Virtual Reality Not for “Being Someone” but for “Being in Someone Else’s Shoes”: Avoiding Misconceptions in Empathy Enhancement
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Frontiers Research Foundation
EmpathyEmpathy enhancementMoral enhancementSympathyVirtual reality ethics
Lara F and Rueda J (2021) Virtual Reality Not for “Being Someone” but for “Being in Someone Else’s Shoes”: Avoiding Misconceptions in Empathy Enhancement. Front. Psychol. 12:741516. doi: [10.3389/fpsyg.2021.741516]
SponsorshipState Research Agency of the Spanish Government PID2019-104943RB-I00; La Caixa Foundation LCF/BQ/DR20/11790005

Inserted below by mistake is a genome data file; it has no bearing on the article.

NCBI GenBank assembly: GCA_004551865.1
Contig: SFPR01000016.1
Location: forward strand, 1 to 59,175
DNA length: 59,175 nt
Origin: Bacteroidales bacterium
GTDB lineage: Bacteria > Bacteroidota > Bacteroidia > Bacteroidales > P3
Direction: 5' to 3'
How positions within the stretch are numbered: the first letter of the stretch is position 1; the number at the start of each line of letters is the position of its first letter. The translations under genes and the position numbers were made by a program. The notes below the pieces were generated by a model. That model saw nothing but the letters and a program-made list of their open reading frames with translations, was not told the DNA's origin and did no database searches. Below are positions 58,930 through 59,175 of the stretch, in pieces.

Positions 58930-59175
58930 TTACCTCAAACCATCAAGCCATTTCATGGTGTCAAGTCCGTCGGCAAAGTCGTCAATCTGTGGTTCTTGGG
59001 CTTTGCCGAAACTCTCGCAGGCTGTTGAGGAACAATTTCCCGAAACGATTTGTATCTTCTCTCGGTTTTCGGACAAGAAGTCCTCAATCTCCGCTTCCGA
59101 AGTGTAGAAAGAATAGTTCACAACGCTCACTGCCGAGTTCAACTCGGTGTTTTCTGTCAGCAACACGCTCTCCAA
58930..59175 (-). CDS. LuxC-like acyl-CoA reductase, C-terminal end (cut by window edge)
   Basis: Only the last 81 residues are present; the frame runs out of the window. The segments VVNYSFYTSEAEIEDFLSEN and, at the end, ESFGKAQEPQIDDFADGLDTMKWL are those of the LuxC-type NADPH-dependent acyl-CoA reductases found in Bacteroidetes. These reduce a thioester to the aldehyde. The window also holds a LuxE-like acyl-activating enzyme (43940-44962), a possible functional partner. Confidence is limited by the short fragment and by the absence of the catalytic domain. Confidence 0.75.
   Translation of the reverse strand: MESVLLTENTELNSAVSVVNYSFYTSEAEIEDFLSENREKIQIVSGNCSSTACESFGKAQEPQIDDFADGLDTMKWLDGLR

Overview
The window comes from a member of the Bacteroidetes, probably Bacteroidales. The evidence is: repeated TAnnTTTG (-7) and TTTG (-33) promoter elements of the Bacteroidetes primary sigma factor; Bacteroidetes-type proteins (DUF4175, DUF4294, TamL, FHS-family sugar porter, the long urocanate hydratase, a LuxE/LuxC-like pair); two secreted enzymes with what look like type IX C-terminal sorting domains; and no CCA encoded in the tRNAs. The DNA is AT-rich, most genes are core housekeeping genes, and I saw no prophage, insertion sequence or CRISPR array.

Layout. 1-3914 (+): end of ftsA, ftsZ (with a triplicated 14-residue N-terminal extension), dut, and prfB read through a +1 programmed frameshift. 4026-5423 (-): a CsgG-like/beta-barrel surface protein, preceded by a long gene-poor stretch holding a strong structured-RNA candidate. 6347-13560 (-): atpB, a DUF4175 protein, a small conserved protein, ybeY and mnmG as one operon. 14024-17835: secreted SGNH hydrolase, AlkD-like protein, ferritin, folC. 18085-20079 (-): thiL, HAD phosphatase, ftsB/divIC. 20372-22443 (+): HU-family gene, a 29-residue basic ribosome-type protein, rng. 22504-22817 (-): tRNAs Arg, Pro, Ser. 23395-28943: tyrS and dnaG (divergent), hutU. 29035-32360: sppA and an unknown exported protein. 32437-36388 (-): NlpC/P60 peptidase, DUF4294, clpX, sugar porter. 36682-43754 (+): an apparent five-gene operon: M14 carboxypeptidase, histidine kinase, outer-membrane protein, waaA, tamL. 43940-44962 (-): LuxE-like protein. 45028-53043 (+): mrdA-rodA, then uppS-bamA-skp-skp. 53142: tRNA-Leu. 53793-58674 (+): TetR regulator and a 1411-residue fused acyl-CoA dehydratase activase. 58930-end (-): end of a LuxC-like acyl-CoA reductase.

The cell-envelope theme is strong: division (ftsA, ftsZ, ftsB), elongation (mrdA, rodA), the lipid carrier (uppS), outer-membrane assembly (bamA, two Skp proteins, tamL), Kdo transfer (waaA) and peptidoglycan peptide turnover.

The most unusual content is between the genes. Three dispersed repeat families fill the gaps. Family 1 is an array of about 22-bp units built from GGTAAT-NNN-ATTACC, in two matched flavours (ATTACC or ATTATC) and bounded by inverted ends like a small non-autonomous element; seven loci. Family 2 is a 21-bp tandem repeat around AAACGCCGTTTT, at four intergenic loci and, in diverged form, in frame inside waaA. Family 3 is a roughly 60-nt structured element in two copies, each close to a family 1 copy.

In this article, we show that Ramirez et al.’s ethical rejection of empathy enhancement through VR is based on confusion. First, we show that this misunderstanding stems from the conception of empathy-enhancing simulations solely as failed attempts at “being someone else,” along with ignoring the crucial difference between the psychological perspective-taking processes of imagineother and imagine-self. Then, having overcome that misconception, we argue that the ethical misgivings about the use of VR to promote empathy should disappear and that these projects have greater potential for behavioural change than purely sympathy-focused interventions.